I’ve always felt just a little bit sorry for William Hague. One of the most impressive Tories of his generation, he won his party’s leadership aged just 36, at a time when every holder of that post who’d come before him had gone on to be prime minister. He must have thought he was a shoo-in, the 21st century’s answer to Pitt the Younger.
Unfortunately for Hague, though, he got the job in 1997, after Labour had won a 179-seat majority. Nobody could see the rising star, who’d go on to be one of the few senior ministers to escape the current government with his reputation intact. All they could see was a young fogey, spouting cringey comments about how much he liked a pint from below an even cringier baseball cap. There was simply no political space, in those early Blair years, to consider whether the Tory leader might have a point: all that mattered was the parliamentary arithmetic. He’d failed before he’d even begun.
Once upon a time we all understood that Britain was an elective dictatorship: win a decent majority and be willing to put up with short-term unpopularity, and you can do, if not anything, then a hell of a lot. You certainly don’t need to listen to the other side.
That, though, has been largely forgotten, because a decade in which no one managed a decent majority was followed by a PM who was absolutely petrified of unpopularity. Liz Truss, it’s possible, did remember – how else to explain those Budget policies – but she made the critical error of doing something that scared the markets as well as the voters and we all know what happened there. So now we have a majority government that’s terrified to bloody do anything. We’ve all lost the sense of quite what an administration with a decent majority and a willingness to use it can do.
Which is why, I think, the commenting classes are not remotely prepared for what it’d mean if the next election result looks even slightly like the polls suggest. A lot of things everyone “knows” about politics right now will simply no longer hold true.
Top of the list, of course, is Europe. One of the big barriers to a slightly less self-harming trading relationship with our nearest neighbours is that the Leave coalition which elected this government won’t wear it. Polls showing widespread Bregret haven’t changed that, partly because the people in charge don’t want them to, but also because they’re not going to tell their own voters to stick it.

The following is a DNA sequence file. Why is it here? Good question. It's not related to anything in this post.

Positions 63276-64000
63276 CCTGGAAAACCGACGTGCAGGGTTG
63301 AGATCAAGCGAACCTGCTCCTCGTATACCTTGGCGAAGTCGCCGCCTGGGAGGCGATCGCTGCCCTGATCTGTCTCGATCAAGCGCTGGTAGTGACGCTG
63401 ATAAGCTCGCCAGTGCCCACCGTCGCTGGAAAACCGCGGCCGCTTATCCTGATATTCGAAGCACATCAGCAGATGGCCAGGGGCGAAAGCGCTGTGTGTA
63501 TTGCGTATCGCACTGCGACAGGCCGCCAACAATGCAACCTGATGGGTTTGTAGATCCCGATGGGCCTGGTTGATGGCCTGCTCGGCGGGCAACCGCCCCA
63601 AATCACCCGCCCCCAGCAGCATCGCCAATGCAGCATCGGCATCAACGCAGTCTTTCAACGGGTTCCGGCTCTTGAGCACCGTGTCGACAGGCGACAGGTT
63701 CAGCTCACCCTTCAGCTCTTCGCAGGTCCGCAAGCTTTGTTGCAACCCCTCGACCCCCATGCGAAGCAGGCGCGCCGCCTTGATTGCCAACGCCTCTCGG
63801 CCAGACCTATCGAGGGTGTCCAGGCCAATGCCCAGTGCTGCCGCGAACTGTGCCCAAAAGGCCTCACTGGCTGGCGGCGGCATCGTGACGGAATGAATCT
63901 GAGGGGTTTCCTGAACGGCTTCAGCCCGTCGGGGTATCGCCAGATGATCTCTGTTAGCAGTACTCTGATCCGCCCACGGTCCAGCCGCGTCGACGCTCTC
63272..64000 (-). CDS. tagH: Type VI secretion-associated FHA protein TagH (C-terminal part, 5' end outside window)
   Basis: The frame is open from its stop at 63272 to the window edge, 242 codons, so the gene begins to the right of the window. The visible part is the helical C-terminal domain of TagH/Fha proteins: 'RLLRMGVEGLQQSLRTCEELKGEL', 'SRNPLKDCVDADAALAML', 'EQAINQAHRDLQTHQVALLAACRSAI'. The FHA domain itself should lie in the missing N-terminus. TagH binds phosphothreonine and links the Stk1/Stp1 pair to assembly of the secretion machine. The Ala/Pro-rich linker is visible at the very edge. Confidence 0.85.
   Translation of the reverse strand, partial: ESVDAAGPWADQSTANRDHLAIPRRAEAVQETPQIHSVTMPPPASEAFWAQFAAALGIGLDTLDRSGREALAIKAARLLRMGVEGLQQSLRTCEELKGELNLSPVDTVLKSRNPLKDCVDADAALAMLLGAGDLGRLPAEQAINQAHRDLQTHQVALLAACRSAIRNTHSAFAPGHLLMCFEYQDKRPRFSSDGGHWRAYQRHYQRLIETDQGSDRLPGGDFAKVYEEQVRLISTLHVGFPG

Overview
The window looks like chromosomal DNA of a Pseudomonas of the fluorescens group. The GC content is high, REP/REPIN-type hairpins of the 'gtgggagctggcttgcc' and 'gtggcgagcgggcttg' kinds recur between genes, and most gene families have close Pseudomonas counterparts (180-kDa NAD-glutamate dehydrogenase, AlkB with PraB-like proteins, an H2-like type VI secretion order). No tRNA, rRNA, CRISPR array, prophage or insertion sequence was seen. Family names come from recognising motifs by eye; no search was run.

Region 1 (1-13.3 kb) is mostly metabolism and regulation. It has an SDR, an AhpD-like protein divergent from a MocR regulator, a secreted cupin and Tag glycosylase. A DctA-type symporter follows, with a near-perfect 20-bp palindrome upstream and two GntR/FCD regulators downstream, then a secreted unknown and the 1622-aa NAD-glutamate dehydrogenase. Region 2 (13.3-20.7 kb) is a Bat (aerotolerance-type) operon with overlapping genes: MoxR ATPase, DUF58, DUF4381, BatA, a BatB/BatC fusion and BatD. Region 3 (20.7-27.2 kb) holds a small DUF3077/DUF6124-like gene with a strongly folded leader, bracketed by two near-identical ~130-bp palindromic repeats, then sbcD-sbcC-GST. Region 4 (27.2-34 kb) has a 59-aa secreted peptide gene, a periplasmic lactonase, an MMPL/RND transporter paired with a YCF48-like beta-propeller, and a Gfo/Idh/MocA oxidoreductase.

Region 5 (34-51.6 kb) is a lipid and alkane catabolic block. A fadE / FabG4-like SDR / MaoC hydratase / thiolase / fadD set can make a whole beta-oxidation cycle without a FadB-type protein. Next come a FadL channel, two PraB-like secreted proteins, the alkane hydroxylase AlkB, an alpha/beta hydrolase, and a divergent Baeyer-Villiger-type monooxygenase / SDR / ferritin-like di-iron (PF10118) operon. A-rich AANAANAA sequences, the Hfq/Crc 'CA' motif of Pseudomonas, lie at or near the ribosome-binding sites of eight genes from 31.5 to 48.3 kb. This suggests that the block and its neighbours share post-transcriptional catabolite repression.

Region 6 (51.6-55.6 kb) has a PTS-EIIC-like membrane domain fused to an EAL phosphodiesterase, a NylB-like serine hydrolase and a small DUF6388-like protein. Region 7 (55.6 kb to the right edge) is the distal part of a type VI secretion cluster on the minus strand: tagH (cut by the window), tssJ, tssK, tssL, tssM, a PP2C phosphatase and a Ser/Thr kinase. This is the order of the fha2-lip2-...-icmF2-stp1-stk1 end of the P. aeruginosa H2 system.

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If Labour wins a healthy majority though, taking back the Red Wall despite the hysterical squeaking coming from the direction of Matthew Goodwin, then they’ll no longer be the government’s voters. If a new prime minister were to announce he’s looked at the books and it’s worse than we thought so we need to move back towards Europe, then who’s going to stop him? Brexit may not be reversible, but its supporters’ ability to keep limiting political choices now will be effectively dead.
Or consider the other major drag on growth, this country’s chronic inability to actually bloody build anything. Whether it’s the water, energy or transport infrastructure needed to make the economy function, or homes that allow workers to live on the same landmass as their jobs, almost any proposal to build is likely to face opposition.
Such campaigns are dominated by the older voters on which this government depends, and so have latterly been coddled. But these will not be the voters who make up Labour’s electoral coalition. Here, too, a new government will be able to bypass a barrier by simply ignoring it. (If it’s feeling brave, in fact, the first year after the election might be a great time to cynically design a formula which magically dumps new homes on those seats foolish enough to have voted against them. This is, after all, how the current lot distributed council funding.)
Both a closer relationship with Europe and planning reform are, essentially, free. But even in areas where Labour needs to spend money, an election victory will make life easier. By setting its own fiscal rules, the government essentially defines how much headroom it has, which is one reason – others are available – why Labour is asked to explain how it will fund its policies a lot more than than the Tories are. Control of the Treasury won’t give Labour infinite wriggle room, but it will nonetheless make Labour’s life easier and the Tories’ harder.
In all these ways, the parameters of British politics will change, hugely and instantaneously the moment Labour wins a majority. There is little commentary out there to suggest anyone has absorbed this fact.
That doesn’t mean the party will actually use this political space, of course: it must be at least possible that the cynics are right, this isn’t an electoral strategy and Starmer’s Labour is exactly as gutless and unambitious as it seems. Nor does it mean we’ve heard the end of the reactionary whining – about the referendum, the Red Wall, the idea that this patch of scrubland off the M25 is more important than either affordable housing or the fact the planet is visibly starting to burn.
But once they’re on the losing side of an election, those people will largely cease to matter. They can whine all they want: the people with all the power won’t have to listen to them. There’ll be other new categories of voter to absorb all the attention instead, and even the parts of the media which support the current lot will to some extent pivot, because the mechanics of reporting require journalists to follow power. Everything will change, in ways that are hard to predict right now.
And the next Tory leader, if they’re very, very lucky, will get to be the 21st century’s answer to William Hague.
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